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Thoughts on Prayer

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Most of you that follow this blog have figured out that I am something of a throw back to a different time, even a bit old fashioned in some ways. As far as ministry is concerned, I am more closely aligned with those of the past who eschewed the latest fads and techniques in favor of simply proclaiming the word of God.

I can truthfully say that I have never attempted to follow anyone’s prescribed methodology of ministry. That’s not to say there haven’t been a few who have attempted to get me to follow in their footsteps, because there have been.

How well I recall the minister who told me to “just do what I do”. Thankfully, I chose not to do follow his advice because it wasn’t long before that particular individual was never heard from again.

Instead, I have held to the belief that if we pray and seek God He will produce the desired outcome. His desired outcome.

Like many of you, I have learned through the years that whatever is born out of prayer will stand the test of time. Likewise, that which comes from the heart of man will eventually falter no matter how much effort is put into shoring it up.

It is with this background that I approach the subject of prayer in the church. I’m referring to a specific time or season of prayer here, not merely saying a prayer. Perhaps you have heard of such a season referred to as ‘the prayer meeting’, or more simply ‘a time of prayer’.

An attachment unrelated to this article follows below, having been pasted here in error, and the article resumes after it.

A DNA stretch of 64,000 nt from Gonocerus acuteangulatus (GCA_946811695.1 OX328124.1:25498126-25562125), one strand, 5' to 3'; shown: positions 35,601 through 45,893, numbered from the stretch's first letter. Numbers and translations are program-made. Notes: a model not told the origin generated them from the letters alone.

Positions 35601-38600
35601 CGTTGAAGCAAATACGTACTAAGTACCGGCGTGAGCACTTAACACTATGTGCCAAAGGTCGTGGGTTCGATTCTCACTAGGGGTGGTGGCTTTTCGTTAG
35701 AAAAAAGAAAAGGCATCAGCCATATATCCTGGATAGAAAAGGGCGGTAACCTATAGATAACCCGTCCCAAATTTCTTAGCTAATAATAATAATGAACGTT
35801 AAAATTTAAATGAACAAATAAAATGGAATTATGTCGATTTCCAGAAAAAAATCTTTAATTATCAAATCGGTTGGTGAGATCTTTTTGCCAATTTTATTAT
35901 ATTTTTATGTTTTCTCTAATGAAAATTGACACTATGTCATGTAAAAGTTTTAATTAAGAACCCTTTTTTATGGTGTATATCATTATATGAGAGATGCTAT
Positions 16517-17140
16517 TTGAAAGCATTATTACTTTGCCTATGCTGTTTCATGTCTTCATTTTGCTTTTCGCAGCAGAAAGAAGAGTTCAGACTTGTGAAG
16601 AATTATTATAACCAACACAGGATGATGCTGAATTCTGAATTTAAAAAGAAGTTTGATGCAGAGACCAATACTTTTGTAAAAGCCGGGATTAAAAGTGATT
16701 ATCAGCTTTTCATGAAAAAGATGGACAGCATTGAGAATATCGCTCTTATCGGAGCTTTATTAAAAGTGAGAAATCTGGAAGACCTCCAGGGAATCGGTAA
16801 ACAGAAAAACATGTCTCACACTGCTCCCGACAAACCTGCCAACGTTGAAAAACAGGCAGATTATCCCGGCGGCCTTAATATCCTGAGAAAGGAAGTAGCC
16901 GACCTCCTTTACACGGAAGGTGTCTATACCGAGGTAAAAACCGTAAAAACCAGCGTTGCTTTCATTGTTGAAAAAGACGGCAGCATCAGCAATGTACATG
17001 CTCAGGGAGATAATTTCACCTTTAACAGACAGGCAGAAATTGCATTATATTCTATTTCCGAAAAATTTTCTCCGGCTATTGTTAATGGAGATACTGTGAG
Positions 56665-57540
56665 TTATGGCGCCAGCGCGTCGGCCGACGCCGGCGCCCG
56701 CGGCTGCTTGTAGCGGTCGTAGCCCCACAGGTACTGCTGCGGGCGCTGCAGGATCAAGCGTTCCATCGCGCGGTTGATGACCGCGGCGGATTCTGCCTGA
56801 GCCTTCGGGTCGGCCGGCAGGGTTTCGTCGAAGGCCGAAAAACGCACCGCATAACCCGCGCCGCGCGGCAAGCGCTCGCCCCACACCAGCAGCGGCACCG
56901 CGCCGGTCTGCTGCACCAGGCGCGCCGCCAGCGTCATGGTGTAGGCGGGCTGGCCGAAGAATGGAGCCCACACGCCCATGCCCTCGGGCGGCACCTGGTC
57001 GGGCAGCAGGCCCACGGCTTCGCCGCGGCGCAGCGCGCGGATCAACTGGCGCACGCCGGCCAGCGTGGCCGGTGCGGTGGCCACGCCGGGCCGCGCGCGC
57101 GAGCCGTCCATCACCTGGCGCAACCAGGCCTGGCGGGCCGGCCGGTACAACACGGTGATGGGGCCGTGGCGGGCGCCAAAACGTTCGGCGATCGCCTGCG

Many church goers today are unaware that there was a time when the prayer meeting was the single most important meeting of the week. It was given far more emphasis than even the Sunday morning services. It was deemed so important that the great British pastor C.H.Spurgeon had this to say about it:

“The condition of the church may be very accurately gauged by its prayer meetings. So is the prayer meeting a grace-ometer, and from it we may judge of the amount of divine working among a people. If God be near a church, it must pray. And if He be not there, one of the first tokens of His absence will be a sloth-fullness in prayer”. [1]

This is an incredibly powerful commentary on prayer in the church. Written by Spurgeon well over 100 years ago, it describes perfectly the relationship between God and His church and the effects a lack of prayer has upon her.

God has always called His people to pray. Going all the way back to the 4th chapter of Genesis we are told that after the birth of Enos (grandson of Adam and Eve), men began to call upon the name of the Lord. [2]

This ‘calling upon the Lord’ carried into the New Testament where we find Jesus teaching His disciples how to pray. [3]. The record we have of the early church gives us no less than four examples of how prayer should be made “without ceasing”. [4]

Starting to see a pattern here? Sounds like prayer is a really important part of man’s  relationship with his Creator, wouldn’t you agree?

This leads me to a question for us all: how much emphasis is being placed on prayer in our churches? A little? A lot? Hardly any? None? Sadly, I know exactly how I must answer this.